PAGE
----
Denmark

Denmark

An integrated plan

Denmark is one of the few countries that appears to have thought hard before it produced an integrated long term plan for its power system. The government's "Energy 21" energy strategy plan aims to ease the pressure on fossil fuels and reduce carbon dioxide emissions without compromising living standards. It is succeeding: the country has already escaped from the vicious circle of economic growth needing more electricity, which raises emissions. By 2030 renewables will be supplying a third of Danish energy needs with wind supplying nearly 25% of that third.

Deciding the best use for each renewable energy technology -- whether it is rational in an overall plan to use a source for heat or for generating electricity -- is an essential part of any strategy. Denmark is one of the few countries that appears to have thought hard before it produced an integrated long term plan for its power system, now and in the future.

There is little dispute that the most rational use of wind power, tidal power, or photovoltaics is for electricity, and that for geothermal it is for heat. But the thermal technologies, where an energy source is burned to heat water and produce steam to drive generators, can be used for either heat or electricity production, or preferably both. Historically, coal has been used for heat and is still widely burned for this purpose. But that is generally an inefficient use of energy and thus adds unnecessarily to the world's CO2 burden. In most cases coal is best used for electricity production -- high efficiency can only be achieved in large power stations.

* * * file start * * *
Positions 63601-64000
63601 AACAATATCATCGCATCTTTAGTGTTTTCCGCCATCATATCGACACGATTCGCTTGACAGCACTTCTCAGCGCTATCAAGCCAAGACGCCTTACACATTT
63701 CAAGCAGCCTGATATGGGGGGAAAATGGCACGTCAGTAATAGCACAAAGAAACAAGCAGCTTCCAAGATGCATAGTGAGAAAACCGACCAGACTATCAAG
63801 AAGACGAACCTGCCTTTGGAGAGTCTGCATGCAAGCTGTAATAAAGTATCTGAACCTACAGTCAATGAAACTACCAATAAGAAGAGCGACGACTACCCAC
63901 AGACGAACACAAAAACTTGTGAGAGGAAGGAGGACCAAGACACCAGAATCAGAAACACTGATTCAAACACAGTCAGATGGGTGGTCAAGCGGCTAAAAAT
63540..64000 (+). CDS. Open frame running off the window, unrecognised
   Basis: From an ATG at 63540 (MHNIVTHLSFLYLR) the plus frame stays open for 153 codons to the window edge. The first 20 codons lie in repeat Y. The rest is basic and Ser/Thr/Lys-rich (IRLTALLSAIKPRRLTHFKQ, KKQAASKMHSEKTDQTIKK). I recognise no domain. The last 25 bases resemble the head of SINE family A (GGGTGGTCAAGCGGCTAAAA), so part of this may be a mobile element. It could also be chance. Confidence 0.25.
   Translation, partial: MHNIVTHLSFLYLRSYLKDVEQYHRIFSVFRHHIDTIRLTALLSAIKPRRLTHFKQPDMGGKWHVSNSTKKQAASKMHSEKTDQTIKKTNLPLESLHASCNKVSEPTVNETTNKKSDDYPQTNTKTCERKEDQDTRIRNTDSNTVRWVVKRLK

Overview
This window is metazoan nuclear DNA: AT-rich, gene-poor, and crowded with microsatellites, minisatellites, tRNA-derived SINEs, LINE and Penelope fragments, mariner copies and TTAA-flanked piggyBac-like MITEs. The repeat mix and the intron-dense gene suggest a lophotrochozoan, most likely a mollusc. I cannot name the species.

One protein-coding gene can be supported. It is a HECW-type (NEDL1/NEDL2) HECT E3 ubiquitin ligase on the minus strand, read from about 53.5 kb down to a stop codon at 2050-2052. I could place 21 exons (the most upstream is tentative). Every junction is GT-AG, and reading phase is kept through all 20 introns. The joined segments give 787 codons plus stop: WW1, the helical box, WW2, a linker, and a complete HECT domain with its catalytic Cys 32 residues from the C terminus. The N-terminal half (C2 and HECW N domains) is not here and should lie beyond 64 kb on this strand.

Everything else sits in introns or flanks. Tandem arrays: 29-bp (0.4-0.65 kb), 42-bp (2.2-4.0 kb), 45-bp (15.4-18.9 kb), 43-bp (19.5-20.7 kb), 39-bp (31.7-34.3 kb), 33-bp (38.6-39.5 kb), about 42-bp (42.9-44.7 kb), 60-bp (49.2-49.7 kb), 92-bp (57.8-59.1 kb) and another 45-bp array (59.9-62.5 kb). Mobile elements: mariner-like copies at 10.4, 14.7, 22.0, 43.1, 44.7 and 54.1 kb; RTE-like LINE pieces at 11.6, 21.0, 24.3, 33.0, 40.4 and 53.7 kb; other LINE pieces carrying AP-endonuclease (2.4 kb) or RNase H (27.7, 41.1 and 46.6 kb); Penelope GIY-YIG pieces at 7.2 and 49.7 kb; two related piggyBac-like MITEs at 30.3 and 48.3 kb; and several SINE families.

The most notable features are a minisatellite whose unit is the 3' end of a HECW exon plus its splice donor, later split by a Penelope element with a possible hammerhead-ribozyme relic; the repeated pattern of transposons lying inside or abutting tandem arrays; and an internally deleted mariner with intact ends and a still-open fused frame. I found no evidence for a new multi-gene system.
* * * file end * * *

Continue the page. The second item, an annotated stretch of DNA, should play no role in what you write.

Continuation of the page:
Although many of the fossil sources and some of the renewables can be used in combined heat and power plant (CHP) this does not mean that it is viable for every thermal plant to run as a CHP unit. There need to be matched demands for the heat and the electricity. Several industrial processes, including chemicals, paper and sugar refining, do have such demands -- and if they are industries which produce waste suitable for burning, biomass electricity is an obvious route. Another principal use for CHP is to provide towns with electricity and heat. But it is simplistic to say that CHP can be used in every application.

In Denmark, the government's "Energy 21" energy strategy plan aims to ease the pressure on fossil fuels and reduce carbon dioxide emissions without compromising living standards. It is succeeding: the country has already escaped from the vicious circle of economic growth needing more electricity, which raises emissions (Windpower Monthly, April 2001). To quote: "Top priority is given to developing wind turbines on land and in coastal waters, immediately followed by utilisation of unexploited resources of waste, wood, straw and biogas."

Interestingly, energy crops in Denmark do not start to make a significant contribution until after 2010, perhaps in the belief that gasification technology will not be ready earlier. By 2030 renewables will be supplying a third of Danish energy needs and wind will be supplying nearly 25% of this. Forestry and agricultural wastes will also supply about 25%, hardly increasing the volume they account for today, while the contribution from energy crops will increase to around 18% and smaller contributions will come from municipal waste, biogas, geothermal and solar sources. The plan includes strategies for energy efficiency and transport.

Of that overall energy use, electricity accounts for about one-third. Renewables will be providing 50% of Denmark's electricity by 2030, with the remainder coming from natural gas and oil. Coal is totally out of the picture. Since Denmark's thermal plant often combine electricity and heat production, the figures for 2030 are given in peta-joules (PJ): oil is to deliver nine PJ, natural gas 150 PJ and renewables will deliver the lion's share, 198 PJ.

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